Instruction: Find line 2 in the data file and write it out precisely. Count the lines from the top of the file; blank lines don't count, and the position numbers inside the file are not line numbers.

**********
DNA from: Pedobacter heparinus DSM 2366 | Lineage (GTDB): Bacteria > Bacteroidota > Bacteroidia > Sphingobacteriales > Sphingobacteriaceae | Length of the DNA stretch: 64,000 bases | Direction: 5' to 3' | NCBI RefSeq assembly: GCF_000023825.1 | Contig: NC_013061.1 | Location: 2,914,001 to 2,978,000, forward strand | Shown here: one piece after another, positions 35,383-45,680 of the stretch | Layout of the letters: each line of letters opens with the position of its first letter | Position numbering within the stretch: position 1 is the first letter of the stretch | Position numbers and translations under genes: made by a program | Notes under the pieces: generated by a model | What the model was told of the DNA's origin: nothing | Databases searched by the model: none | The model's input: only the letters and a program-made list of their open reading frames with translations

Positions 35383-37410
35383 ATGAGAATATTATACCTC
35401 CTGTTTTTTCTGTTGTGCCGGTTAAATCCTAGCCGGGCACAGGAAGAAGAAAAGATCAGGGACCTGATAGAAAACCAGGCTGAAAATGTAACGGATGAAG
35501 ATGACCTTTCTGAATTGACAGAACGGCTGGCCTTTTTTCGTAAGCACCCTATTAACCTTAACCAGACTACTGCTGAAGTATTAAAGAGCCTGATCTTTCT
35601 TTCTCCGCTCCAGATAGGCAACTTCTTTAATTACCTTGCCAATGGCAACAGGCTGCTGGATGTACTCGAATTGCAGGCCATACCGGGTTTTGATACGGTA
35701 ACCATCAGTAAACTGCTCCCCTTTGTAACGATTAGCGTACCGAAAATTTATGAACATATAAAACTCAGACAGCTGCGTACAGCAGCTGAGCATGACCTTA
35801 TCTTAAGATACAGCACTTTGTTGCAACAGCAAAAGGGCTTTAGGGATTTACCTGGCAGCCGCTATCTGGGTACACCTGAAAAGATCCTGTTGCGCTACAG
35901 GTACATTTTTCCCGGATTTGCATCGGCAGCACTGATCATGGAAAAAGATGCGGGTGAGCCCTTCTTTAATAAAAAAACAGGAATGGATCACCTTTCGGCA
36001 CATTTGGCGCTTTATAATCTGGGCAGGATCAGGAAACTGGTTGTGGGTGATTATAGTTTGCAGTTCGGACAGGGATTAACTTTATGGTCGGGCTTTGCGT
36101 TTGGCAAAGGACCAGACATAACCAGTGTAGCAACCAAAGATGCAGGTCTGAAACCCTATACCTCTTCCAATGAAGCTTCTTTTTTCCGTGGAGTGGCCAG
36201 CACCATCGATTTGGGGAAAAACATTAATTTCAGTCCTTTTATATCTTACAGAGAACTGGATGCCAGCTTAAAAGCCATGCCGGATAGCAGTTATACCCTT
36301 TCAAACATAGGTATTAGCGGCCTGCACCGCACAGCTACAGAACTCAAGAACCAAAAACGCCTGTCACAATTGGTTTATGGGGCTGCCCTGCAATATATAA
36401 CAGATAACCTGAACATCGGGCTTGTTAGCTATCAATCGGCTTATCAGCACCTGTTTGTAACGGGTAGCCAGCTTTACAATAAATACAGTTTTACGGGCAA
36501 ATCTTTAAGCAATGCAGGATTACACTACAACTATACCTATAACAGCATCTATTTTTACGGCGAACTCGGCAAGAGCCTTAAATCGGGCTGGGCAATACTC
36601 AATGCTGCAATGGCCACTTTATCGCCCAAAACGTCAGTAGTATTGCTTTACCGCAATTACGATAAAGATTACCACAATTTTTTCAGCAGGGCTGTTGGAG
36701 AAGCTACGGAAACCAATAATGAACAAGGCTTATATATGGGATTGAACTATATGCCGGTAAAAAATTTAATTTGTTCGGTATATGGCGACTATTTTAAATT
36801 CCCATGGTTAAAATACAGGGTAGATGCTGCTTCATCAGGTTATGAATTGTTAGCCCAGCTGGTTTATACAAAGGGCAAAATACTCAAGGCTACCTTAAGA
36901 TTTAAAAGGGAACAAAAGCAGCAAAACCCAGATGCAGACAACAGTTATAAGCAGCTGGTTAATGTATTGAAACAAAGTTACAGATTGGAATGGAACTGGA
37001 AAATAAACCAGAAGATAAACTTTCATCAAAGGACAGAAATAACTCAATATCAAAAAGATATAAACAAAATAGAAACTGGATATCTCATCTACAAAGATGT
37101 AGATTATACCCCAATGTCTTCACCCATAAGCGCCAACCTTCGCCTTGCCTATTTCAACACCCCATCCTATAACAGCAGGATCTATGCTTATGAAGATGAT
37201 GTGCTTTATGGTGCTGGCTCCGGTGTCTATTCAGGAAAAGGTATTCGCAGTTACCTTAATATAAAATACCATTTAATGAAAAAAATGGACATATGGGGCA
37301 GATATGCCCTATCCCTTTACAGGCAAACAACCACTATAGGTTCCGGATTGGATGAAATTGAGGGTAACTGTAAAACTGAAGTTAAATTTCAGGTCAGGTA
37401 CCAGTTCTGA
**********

Positions 35383-37410